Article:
I found myself at a water meeting in Tulsa last week (expect a post soon on Tulsa...), so after we finished the meeting around noon, I hightailed it an hour north to Bartlesville to tour Frank Lloyd Wright's Price Tower and to street gawk at some Bruce Goffs in the area.
Price Tower was built between 1952 and 1956, although the design harkens from the late 1920s when Wright originally designed the building for New York City. When Harald Price approached Wright about building a new office building for his pipeline lining company, he expected a low-rise. Instead, he walked out of Wright's office with a skyscraper that Wright dubbed "the tree that escaped the forest".
'Tree' is an appropriate word for the building. This scraper is anchored with a deep taproot foundation, has cantilevered branches (the floors), and has leaves (the green patina'd cooper louvres). Since a tree looks different from every angle, so does the building, according to Wright.
The building was originally multi-use: businesses on the first floor, offices on the north side, and residences on the south side. Mr. Price occupied the uppermost floor with an office, ample patios, and commanding views.
The place now hosts the Price Tower Arts Center (which currently has a show of Bruff Goff artwork salvaged from one of his buildings), a restaurant/bar, and a hotel (it was unclear what the office space side of the structure is used for...). I partook of the one-hour tour (and was the only attendee!). Sadly, no indoor photos allowed during the tour...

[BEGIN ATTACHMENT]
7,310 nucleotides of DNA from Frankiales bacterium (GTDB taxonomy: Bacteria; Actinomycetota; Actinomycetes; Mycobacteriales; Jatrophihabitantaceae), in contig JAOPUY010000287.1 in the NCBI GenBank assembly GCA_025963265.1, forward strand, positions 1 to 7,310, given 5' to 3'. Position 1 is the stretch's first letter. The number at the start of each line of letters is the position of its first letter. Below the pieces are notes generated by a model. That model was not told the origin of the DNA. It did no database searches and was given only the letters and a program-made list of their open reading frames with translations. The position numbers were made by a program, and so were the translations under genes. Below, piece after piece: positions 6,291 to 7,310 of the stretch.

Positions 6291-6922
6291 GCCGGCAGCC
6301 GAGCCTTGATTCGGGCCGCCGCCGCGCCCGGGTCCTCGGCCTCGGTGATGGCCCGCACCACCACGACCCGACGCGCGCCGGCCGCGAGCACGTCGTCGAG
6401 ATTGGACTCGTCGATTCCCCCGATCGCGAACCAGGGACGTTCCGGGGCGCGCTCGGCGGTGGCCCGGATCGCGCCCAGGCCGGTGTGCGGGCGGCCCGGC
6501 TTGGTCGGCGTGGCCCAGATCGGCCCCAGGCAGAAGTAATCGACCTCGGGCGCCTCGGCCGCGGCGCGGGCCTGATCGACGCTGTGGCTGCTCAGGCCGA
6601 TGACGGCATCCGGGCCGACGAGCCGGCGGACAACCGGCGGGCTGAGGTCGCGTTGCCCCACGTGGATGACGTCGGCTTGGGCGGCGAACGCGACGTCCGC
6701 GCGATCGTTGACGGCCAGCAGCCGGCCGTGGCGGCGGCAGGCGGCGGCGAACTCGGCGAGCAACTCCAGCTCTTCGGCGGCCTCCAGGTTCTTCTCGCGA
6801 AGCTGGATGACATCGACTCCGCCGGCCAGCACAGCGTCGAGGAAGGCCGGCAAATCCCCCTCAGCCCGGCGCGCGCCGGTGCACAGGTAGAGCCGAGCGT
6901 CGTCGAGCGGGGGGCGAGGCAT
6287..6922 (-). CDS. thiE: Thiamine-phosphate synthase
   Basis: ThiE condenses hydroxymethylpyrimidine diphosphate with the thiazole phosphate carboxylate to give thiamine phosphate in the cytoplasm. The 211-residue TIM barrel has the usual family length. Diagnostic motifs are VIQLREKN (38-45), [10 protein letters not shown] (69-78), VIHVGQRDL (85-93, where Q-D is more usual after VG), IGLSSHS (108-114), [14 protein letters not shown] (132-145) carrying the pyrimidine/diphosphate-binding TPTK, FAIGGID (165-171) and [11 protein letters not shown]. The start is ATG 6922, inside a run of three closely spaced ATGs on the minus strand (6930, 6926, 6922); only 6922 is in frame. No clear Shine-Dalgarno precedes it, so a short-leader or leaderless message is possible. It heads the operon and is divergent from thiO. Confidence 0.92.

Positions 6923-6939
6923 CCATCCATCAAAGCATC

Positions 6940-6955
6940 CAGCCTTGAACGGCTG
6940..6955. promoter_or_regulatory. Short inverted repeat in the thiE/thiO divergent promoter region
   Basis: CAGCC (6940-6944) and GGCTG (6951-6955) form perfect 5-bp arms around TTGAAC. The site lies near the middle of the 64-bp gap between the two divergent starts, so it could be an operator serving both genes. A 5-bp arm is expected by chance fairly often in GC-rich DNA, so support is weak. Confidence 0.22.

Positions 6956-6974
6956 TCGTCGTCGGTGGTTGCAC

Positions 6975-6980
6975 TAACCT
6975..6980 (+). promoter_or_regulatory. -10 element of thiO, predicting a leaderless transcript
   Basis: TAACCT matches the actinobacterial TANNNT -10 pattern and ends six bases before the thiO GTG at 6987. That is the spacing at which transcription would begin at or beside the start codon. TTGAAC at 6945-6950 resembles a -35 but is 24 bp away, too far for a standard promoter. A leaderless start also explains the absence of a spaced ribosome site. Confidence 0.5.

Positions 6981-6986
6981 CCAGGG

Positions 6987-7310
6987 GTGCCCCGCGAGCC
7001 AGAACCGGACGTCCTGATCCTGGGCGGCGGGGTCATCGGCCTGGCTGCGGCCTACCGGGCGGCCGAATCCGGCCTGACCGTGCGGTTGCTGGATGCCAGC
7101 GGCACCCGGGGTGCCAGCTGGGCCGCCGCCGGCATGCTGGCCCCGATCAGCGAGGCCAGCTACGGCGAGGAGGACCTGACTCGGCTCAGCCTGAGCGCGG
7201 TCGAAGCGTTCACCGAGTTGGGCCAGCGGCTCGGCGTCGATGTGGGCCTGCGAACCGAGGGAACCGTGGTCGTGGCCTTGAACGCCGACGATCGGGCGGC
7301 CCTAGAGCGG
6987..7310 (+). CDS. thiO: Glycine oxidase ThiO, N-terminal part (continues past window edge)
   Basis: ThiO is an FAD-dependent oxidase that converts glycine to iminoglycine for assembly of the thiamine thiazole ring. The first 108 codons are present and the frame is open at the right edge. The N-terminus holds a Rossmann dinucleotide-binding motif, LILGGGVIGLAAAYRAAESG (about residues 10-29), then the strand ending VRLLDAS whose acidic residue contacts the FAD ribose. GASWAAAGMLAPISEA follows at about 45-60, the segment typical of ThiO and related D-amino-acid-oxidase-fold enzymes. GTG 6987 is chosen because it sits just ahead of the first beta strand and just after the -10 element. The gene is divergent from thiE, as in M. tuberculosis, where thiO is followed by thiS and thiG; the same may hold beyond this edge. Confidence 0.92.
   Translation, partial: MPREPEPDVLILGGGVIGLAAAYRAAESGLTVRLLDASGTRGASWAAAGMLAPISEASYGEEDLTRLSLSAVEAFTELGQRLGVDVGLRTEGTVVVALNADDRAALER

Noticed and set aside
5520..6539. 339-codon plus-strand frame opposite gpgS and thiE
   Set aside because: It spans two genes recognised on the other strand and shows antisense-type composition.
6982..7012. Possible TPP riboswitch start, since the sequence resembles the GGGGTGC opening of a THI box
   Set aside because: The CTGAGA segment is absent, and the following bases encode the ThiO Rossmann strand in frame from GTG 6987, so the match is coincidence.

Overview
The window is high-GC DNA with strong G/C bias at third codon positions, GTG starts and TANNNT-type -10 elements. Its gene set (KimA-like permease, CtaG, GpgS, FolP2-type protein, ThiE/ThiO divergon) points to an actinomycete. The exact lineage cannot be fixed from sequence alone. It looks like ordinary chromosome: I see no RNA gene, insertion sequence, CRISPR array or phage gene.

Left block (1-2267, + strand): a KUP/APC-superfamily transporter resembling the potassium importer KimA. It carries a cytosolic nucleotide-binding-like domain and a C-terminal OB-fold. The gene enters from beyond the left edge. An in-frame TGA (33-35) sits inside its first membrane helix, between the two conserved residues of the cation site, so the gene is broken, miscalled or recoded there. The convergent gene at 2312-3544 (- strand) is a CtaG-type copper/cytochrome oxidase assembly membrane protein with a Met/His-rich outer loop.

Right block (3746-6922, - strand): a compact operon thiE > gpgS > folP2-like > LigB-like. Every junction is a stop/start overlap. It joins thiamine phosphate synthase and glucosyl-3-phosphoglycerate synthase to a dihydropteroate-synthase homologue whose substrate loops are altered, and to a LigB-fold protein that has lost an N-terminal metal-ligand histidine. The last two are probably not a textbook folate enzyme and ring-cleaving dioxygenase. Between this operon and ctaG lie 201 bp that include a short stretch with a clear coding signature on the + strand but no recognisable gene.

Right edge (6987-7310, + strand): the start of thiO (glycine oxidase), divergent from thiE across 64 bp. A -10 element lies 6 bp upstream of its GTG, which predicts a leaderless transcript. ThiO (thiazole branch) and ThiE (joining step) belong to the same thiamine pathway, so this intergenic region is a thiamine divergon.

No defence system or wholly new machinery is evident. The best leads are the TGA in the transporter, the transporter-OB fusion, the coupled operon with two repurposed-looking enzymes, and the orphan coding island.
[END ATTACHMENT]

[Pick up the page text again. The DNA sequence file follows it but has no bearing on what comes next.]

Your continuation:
This used to be the newspaper/cigar shop.
The residential side of the building is marked by vertical louvres
The office side of the building is marked by horizontal louvres. The "patios" (to the right in this photo) actually hold the stairs.
This performance center was designed by Taliesen Architects.
Bruce Goff is a prominent modernist architect that practiced in Oklahoma (more on Goff in an upcoming Tulsa post). After being forced to resign from the University of Oklahoma in the 1950s for being gay, Bruce Goff moved into one of the units at the Price Tower to practice architecture in Bartlesville; therefore, several inventive (some would say wacky) Goff structures exist in the area.
The Redeemer Lutheran Church Educational Building:
Just down the street from the church are two houses designed by Goff. The Harold Jones House
and the Russell Collins House:
A short drive away is the J.R. Alright House:
and the Motsenbacker House:
Goff also designed the Play Tower at Sooner Park (newly restored!):
If you look closely, you can see Price tower in the distance...
And then a wee bit up the road in Dewey is the rather amazing C.A. Comer House:
Thanks to Mid Century Modern's post on Goff in Bartlesville for the tips! After learning that Goff had an office in Bartlesville, I Googled him to see what he was available in the area, and that uber helpful post (with addresses) popped up.
I hope to get back this way soon to stay in the hotel and check out some other Goffs in the area (and to bring the bride, who was bummed I saw this all without her).